Let us introduce you to some rousing punk ‘n’ roll from a band which most probably you have yet to make the acquaintance if placed outside of their homeland. They are Akoso and have recently released their third album Todas Putas. It is a storming collection of middle finger raising tracks roaring at the world with a view emulating the album’s title, which in English translates as All Whores. It pulls no punches and even with all track sung in the band’s Spanish tongue, there is no escaping its lyrical aggressiveness and musical contagion.
Hailing from Montblanc and with a name meaning “harassment” or “abuse”, Akoso began some when between 2002 and 2003. They have released two albums previously, a self–titled offering in 2010 followed by Noctamid para dormer three years later. The years has seen numerous line-up changes around co-band founder and guitarist/vocalist Xavi Nuez and at one point after the recording of their second album, Akoso seemed to split or go on hiatus with Xavi going on to form The Sick Side. The album still found itself uncaged to strong responses but it was only in 2014 when the band re-emerged, initially for a one off show. Now a year or so later, Akoso has their third and most impressive offering to date snarling at the world, a fusion of antagonistic punk and raw rock ‘n’ roll very easy to get excitedly vocal over.
Mañana Será Otro Día sets the aggression fuelled treat off, though the song itself arrives on a relatively restrained canter of riffs and punchy beats. It has a growl to it though which stirs ears and a sonic enterprise to feed the appetite straight away, and though the song is not tearing up trees it is an enjoyably solid and satisfying start to Todas Putas.
Things get a touch spicier with the following Habitación 46, the guitars swiftly sending tendrils of bluesy endeavour through ears as a more grouchy mix of riffs and rhythms court the distinctive vocals of Xavi. As enticing as it is throughout, the track most catches fire when it kicks its energy and attitude up another notch, a move which lures in great backing calls and a more predatory nature in the grooves and bestial tones of the bass. It discovers a more adventurous nature over time which is explored much further in the album ahead, here that boldness coming in hints adding more flavour and spirit rousing urgency to the track before ¿Qué Es Esto? takes over. The third song equally opens on a controlled intent and energy only to find its greatest persuasion once it also explodes with creative tenacity into another charging attack, mixing both gears with pleasing results from thereon in.
The next up Esto Es Punk swings its rhythmic and belligerent prowess at full throttle from its opening breath, jabbing at the listener whilst inciting their eager involvement, especially when the great unruly and anthemic mix of vocals leads the way. The track is a proper, rebel rousing punk song setting up emotions and energy ready for the similarly tenacious Ella Arruinó Mi Vida and its musical and bedlamic vocal hooks. Like its predecessor, the track has everything you want from a slice of adversarial rock ‘n’ roll and plenty more to get additionally excited over, just as La Guerra. Opening with scene from the battlefield, the next track is quickly spilling tangy sonic bait as vocally Xavi explores the tale of a soldier on the frontline, his wife back home, and their ill-fated chance of a reunion. Again it is an encounter which just gets hits the spot with no extra frills or any intent other than to provide one meaty and thrilling slab of punk rock.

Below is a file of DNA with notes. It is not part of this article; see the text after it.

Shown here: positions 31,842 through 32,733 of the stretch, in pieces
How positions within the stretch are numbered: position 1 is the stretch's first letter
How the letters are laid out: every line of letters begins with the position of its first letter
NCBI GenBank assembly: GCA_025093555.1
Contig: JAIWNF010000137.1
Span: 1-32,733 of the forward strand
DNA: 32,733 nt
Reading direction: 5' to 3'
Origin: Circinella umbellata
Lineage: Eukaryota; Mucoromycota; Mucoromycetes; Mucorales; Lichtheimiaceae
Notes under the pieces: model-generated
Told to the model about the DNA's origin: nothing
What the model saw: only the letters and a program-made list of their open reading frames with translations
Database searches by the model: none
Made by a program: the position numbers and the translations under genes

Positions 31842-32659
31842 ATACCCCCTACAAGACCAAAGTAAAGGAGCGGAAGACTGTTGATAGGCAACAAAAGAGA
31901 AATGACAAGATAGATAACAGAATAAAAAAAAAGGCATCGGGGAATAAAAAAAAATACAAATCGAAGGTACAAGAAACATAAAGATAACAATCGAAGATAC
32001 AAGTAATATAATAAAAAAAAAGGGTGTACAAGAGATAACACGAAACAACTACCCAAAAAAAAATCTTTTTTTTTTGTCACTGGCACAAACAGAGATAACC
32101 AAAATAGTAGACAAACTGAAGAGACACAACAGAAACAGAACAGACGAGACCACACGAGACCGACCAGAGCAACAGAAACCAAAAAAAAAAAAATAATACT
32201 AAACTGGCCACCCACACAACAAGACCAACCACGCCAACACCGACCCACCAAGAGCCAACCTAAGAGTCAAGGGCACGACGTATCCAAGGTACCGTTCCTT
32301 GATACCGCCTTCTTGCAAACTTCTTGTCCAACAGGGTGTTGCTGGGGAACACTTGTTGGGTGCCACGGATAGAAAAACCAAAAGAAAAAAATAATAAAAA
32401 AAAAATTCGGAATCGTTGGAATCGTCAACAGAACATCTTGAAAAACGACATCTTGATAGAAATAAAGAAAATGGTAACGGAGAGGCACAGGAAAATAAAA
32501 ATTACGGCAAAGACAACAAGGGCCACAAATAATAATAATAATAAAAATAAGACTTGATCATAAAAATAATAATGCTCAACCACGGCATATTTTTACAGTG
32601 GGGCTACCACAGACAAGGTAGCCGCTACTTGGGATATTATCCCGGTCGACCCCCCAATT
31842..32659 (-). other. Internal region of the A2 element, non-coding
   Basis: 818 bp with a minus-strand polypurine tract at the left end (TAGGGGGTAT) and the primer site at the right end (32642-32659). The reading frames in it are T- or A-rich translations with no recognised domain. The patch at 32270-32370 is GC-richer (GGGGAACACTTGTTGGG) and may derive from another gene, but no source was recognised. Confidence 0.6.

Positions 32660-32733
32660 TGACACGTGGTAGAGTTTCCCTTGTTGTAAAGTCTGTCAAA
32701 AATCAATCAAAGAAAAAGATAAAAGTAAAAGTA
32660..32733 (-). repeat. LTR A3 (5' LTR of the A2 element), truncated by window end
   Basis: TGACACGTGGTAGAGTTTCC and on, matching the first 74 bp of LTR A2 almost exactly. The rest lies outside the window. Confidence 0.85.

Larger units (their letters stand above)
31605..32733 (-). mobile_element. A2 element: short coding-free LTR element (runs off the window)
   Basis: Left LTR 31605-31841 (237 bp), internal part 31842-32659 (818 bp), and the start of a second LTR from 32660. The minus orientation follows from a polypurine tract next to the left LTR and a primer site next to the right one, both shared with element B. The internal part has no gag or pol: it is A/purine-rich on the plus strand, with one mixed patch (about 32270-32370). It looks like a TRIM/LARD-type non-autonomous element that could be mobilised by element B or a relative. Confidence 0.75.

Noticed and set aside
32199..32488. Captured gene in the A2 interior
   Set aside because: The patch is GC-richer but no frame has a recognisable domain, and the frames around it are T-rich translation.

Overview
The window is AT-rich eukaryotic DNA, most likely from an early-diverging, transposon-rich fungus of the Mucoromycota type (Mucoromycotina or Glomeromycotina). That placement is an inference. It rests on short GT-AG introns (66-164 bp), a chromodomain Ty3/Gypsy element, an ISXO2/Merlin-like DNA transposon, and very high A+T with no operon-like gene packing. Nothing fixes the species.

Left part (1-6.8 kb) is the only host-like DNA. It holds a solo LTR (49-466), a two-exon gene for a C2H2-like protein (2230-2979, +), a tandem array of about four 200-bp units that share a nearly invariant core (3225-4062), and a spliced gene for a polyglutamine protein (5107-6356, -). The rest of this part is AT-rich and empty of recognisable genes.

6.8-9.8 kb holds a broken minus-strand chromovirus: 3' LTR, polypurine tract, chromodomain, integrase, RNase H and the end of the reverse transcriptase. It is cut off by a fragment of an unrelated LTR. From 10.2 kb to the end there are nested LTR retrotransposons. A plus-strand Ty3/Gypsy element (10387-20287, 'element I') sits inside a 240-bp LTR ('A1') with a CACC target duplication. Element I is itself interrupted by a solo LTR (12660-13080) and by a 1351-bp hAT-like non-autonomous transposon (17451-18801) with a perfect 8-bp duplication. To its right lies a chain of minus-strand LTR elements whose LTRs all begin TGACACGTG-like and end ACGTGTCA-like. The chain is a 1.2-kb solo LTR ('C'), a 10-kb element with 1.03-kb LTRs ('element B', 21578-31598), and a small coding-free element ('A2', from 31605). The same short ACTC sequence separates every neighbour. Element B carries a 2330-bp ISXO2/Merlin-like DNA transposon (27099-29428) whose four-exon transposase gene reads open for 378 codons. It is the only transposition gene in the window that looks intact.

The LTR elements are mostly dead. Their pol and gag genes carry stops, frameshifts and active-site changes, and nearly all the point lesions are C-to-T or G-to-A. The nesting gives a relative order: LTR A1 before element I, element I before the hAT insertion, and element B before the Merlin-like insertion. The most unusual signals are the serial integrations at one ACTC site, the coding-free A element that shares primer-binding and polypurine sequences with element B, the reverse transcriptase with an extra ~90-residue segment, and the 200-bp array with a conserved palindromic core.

The social commentary of Crisis blazes away next, the guitars merging hungry riffs with fiery endeavour throughout its infectious provocation, especially in a volcanic expulsion midway. The bracing roar of the song is matched by that of the outstanding Fuck The System, which from its opening contagion fuelled hook, has ears and imagination enslaved, only increasing its grip with the repetition of that irresistible start and a fist raising chorus where for the only time English its used in a simple repeat of the song title.
The thicker adventure of that song seems to spark Islamismo Radical straight after too, its initial bait of brooding bass quickly followed by swarthy grooving which just gets more potent with every dangle of its tempting, which in turn seems to spark greater flirtatious hooks and melodic imagination elsewhere as it heads to another middle part which just erupts with compelling imagination inspiring subsequent adventurous exploits through the keys to emerge. The best track on the album by far, amongst nothing but great growls of sound and attitude, the track gives a clear view along with the song before it, of where Akoso has the invention and prowess to really stir up attention from a broader punk world.
Closing song Llegó la Hora, also takes a leap into new imagination in the band’s sound, its opening caress of piano emotive and elegant as it leads ears into the addictive textures and hard rock meets punk ‘n’ roll infectiousness of its body. It is the perfect anthem to end the rebel rousing exploits of Todas Putas and a final stomp to get thoroughly and keenly involved in.
Fair to say Akoso are not trying to inject major originality into punk or rock ‘n’ roll with Todas Putas, though they do have it within them as a couple of songs show, but rather provide a slab of sound to simply get people excited and invigorated. That they do with ease through an album that definitely deserves more than a moment of anyone’s time.
Pete Ringmaster 22/09/2015
Copyright RingMaster: MyFreeCopyright
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